If you read this blog regularly, you may recall we started building a vegetable garden for a client about 6 weeks ago.  A lot has gone into that project, but finally the physical structure was at a stage where we could plant. 

The first to be planted was a collection of 5 espalier fruit trees.  A pair of double candelabra apple trees trained in the shape of an arch were planted on either side of the gate.  Centered on each side of the fence, a pair of quadruple cordon pear trees. 

 fenced vegetable garden

The idea is to allow the horizontal arms of the pears to grow the entire width of the fence.  Though this heavy wire mesh and cedar fence is handsome, I can imagine the entire front face of this garden covered in leaves-and hopefully, pears.  

wire fencing

Though the Gala apple arches had been trained in this arch shape for years, we built a simple steel rebar arbor onto which each branch could be tied.  Once the major branches put on sufficient caliper, this arch will no longer be necessary-nor will it be visible.  The trees had been trained to form an arch that was 4 feet wide.  I wanted the entrance to the garden at least as wide as the double gates.  The bald spot at the top of the arbor will be covered in just a few years.  The walkway into the garden, and all of the garden floor is compacted decomposed granite.

pear espaliers

Though the pear espaliers have 4 distinctively horizontal arms, the secondary branches could easily be allowed to grow out,  making a solid green wall.  The espaliers we buy are grown in giant containers, with the trunk at the back.  This makes it easy to plant the espalier close to the fence.    

tiered plant stand

This vegetable garden table was inspired by English auricula theatres.  Tiered stands that permit the staging of potted specialty plants, as in auricula primroses were very popular in England in the 19th century.  This steel three-tiered plant stand will be covered in clay pots, planted with herbs and small growing flowers.  The copper pipe through the center of the table is for irrigation.  At the east end of the garden, a spigot was installed for handwatering.  Though each box has drip irrigation, there is no substitute for the sure hand and good judgment of a gardener.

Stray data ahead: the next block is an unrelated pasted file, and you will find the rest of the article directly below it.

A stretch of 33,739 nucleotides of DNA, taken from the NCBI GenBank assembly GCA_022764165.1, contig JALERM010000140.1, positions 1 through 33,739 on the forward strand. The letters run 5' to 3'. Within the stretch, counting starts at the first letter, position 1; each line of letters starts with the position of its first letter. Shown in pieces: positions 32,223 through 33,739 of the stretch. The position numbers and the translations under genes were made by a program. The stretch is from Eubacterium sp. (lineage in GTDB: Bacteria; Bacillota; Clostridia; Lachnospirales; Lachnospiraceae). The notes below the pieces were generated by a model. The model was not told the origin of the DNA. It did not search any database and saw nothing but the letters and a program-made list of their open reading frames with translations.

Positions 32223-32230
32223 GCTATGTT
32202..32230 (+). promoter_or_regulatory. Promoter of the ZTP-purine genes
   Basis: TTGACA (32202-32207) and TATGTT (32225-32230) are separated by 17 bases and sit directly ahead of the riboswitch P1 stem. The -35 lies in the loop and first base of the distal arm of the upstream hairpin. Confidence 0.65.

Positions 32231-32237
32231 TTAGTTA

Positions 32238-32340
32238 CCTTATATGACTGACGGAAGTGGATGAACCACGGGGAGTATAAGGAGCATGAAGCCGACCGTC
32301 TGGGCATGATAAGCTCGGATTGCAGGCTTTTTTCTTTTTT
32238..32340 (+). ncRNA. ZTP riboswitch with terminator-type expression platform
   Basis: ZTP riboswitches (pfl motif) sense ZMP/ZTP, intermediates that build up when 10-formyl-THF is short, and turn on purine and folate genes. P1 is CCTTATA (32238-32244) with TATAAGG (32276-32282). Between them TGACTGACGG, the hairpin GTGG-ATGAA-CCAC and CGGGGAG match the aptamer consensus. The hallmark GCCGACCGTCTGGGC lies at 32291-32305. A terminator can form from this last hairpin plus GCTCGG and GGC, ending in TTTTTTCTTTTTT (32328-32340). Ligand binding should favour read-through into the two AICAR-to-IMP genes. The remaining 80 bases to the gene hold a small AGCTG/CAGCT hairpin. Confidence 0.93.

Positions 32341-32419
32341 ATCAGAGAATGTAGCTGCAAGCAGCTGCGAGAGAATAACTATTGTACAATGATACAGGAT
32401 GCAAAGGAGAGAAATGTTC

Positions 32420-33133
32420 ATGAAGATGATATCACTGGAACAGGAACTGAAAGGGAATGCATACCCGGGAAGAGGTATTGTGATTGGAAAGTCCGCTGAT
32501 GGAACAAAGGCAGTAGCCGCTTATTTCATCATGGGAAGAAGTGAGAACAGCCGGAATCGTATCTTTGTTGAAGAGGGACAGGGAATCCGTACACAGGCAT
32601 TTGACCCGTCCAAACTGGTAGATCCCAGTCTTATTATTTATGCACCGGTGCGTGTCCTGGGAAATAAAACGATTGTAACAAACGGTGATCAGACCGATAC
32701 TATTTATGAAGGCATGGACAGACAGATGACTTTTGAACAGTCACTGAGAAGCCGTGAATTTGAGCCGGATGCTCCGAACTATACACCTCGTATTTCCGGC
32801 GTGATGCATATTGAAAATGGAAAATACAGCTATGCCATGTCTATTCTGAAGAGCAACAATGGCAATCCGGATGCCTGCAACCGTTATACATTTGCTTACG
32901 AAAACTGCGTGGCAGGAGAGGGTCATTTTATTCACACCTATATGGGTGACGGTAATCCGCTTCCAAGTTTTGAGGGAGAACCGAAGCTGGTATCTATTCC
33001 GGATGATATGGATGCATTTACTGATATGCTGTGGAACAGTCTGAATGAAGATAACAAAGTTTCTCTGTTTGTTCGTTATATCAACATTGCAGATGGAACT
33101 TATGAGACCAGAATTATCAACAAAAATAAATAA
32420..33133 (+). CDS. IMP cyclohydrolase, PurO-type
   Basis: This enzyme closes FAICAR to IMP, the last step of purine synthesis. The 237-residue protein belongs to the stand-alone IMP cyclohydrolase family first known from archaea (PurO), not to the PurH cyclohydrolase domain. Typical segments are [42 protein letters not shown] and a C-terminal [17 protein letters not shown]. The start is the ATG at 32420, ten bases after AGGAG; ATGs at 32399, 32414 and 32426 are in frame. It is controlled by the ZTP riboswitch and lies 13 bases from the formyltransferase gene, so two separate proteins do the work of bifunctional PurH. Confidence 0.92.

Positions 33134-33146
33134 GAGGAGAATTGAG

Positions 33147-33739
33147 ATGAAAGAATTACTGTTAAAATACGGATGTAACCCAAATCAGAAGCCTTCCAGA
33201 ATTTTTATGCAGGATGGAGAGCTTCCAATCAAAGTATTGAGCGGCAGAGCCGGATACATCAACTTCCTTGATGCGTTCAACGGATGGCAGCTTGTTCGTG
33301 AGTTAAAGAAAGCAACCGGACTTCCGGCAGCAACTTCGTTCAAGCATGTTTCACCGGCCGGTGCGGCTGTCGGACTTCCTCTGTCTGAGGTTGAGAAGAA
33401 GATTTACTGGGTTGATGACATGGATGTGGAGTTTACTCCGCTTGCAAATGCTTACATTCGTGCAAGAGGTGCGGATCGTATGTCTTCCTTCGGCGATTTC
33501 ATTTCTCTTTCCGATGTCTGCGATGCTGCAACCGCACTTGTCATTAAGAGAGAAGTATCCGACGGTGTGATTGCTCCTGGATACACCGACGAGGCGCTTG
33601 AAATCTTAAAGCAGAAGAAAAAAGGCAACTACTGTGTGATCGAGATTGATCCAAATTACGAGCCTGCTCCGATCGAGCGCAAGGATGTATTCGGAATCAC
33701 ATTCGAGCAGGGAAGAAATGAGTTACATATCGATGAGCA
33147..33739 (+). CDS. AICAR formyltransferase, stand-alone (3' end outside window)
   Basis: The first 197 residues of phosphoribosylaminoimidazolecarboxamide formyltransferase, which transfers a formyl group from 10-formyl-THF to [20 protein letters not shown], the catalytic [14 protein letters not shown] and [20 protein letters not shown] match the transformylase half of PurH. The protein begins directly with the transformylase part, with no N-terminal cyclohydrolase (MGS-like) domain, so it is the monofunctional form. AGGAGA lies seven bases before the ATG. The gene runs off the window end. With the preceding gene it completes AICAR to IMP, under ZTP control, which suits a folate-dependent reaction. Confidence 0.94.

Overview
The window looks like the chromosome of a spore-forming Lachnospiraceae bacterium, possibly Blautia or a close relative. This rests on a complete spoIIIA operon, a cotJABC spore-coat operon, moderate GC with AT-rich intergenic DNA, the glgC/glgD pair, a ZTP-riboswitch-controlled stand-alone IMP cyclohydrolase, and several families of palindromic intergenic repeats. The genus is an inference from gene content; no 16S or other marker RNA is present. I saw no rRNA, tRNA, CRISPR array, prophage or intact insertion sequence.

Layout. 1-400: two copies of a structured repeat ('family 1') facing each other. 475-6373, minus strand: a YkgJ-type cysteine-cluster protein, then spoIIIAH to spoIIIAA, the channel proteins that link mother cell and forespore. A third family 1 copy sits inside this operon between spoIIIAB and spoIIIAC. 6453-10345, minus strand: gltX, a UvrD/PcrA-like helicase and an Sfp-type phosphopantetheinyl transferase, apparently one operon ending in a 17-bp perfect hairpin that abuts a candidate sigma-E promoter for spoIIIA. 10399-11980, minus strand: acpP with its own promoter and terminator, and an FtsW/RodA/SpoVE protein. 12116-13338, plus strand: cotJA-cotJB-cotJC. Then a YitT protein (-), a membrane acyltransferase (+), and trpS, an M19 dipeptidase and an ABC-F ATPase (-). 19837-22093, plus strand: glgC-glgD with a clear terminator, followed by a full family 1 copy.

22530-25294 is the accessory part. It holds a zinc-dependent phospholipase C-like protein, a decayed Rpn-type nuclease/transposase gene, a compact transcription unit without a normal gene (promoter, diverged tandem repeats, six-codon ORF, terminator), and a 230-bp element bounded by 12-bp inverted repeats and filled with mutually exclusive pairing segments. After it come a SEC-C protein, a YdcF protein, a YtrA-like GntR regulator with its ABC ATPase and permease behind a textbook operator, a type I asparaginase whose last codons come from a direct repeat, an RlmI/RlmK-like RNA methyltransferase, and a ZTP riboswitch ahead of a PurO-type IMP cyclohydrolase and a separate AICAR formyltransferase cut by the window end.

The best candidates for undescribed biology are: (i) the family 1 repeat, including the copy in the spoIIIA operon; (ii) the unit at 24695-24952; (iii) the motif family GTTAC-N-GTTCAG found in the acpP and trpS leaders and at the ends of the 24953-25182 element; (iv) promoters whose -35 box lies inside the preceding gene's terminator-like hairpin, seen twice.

raised beds for vegetables

Steve built a bamboo teepee for pole beans.  The beans are planted only on the north side of the box, so the orange bell peppers planted underneath will still have good light.  Some of the vegetables have been growing in containers in a greenhouse, waiting for the garden to be ready to plant.  Each group of plants is clearly marked as to variety on large wood markers.

By no means do I mean to imply I am a vegetable gardener.  I am a serviceable gardener.  My clients have to take ownership now, and grow with this garden.   This first year will provide an opportunity for them to decide what they really wish to grow.  Everyone’s taste in food is so individual.  This first planting has a little bit of a lot going on for them to try. 

There are leeks, onions, and salad onions.  A fresh crop of lettuces.  Bell peppers, pole and bush beans, and 4 types of tomatoes.  Eggplant, patty pan squash,  and four varieties of cucumbers.  There are loads of herbs-rosemary, Greek oregano, flat leaf parsley, three types of basil, and thyme.  Three types of mint, and lots of cilantro.  Steve laid this garden out from the plants and seeds that I bought, as he has lots of experience with this sort of thing.  The yellow marigolds-just for fun.  Early next week, we will plant the clay pots, plant perennials and roses outside of the garden, reconfigure the edge of the driveway, and plant some grass.